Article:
The Future is Fungal
Mushrooms, it seems, have some uncanny properties. Fungi are more closely related to humans than plants, and if we can work with our fungal cousins, we might find a way to reduce waste – and perhaps even salvage our planet.
Gavin McIntyre and Brian Pickles are two ‘bio-neers’ whose work is at the forefront of the new mushroom movement. McIntyre is co-founder and chief scientist at the New York-based biofabrication company, Ecovative, where he’s developing fungal mycelium products to replace plastics, wood, leather and even bricks. Pickles is an ecologist at the University of Reading and part of a pioneering research team that is unlocking the secrets of the mysterious symbiotic system known as mycorrhiza. He has found that trees can communicate, thanks to underground mushroom networks, which connect trees at their roots.
At the Wheeler Centre, Vanessa Toholka joins McIntyre and Pickles to discuss the implications of their discoveries and inventions, as they make the case for a fungal future.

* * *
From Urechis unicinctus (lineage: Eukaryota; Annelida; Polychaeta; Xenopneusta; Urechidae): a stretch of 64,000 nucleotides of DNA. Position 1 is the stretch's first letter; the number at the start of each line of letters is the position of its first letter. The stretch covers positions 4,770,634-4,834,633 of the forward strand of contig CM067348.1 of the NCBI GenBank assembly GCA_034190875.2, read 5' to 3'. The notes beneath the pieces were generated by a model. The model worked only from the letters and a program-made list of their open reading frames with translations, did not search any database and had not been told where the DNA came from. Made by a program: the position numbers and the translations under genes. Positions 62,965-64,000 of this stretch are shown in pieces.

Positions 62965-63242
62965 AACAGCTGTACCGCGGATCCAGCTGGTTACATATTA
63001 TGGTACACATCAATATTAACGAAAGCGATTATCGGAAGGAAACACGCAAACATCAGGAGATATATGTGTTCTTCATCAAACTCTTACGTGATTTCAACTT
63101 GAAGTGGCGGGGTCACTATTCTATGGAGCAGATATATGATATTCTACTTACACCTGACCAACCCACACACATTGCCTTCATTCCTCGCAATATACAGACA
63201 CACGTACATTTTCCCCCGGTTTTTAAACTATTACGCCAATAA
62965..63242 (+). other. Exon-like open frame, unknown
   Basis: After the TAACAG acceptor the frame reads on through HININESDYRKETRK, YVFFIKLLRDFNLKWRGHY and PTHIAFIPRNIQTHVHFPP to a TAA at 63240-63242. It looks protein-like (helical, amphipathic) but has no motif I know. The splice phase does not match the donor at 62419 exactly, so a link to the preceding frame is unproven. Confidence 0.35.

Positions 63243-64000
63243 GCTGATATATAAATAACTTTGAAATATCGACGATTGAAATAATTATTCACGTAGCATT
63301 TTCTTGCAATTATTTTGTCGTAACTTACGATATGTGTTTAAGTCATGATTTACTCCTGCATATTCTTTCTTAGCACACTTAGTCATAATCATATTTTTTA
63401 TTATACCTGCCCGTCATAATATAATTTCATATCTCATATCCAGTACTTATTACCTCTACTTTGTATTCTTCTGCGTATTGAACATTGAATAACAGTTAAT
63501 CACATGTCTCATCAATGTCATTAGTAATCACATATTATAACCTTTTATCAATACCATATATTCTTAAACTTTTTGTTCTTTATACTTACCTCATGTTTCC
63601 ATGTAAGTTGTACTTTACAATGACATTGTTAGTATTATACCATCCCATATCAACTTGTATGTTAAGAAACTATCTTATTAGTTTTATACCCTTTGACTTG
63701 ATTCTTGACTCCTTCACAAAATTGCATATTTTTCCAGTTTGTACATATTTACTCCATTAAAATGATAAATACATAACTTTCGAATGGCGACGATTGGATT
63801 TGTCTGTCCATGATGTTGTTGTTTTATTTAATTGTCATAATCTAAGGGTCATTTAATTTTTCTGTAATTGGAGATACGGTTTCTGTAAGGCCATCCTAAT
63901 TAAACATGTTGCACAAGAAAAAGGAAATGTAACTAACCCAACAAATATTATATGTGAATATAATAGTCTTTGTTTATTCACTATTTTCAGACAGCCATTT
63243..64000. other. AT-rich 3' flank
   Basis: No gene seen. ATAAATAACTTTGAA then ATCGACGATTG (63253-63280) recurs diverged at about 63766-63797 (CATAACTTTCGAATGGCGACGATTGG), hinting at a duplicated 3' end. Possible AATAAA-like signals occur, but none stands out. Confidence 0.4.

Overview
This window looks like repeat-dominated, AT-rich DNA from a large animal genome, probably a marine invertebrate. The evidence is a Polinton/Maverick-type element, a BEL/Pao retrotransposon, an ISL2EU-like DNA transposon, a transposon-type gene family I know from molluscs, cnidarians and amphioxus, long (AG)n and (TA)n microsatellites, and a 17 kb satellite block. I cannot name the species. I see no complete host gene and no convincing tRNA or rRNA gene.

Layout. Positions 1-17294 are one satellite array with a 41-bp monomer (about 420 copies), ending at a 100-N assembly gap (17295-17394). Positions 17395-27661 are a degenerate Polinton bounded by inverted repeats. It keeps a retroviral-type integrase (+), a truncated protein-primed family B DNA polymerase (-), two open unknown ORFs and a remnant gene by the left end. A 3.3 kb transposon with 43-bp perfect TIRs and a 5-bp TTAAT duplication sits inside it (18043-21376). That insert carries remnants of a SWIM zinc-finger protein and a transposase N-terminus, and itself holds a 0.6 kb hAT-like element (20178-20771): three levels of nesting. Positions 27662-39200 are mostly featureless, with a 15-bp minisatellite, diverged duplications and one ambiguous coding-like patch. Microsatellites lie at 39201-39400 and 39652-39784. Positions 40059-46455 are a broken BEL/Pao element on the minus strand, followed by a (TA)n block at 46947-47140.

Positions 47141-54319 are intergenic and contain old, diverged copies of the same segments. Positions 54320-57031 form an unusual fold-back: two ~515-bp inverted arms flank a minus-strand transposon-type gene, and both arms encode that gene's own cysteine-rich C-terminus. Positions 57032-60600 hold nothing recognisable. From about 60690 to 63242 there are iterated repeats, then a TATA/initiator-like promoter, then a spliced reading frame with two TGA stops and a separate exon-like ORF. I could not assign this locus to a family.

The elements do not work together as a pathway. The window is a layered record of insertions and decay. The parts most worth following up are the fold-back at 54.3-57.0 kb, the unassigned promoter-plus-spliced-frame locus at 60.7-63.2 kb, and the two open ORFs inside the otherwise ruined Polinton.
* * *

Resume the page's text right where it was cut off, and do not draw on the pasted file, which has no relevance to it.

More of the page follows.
Vanessa Toholka is a management consultant, with over fifteen years experience working in digital content and strategy.
Brian is Scottish, but doesn’t particularly sound like it. He thought he'd grow up to be a fighter pilot or an astrophysicist, but got dengue fever and became an ecologist (not necessarily in that order). His biggest influences have been The Cult, sea turtles, and Kung Fu. He teaches students about reptiles and dinosaurs, but has been known to hug a tree or two. Brian’s research projects have planted tens of thousands of trees, so he tries not to feel too bad about cutting a few down (for science!). His PhD is in Plant Science from the University of Aberdeen.
Gavin McIntyre is the co-founder and Director of Business Development of Ecovative. Ecovative is a biomaterials company that leverages fungal mycelium to create disruptive solutions for our planet’s most pressing problems.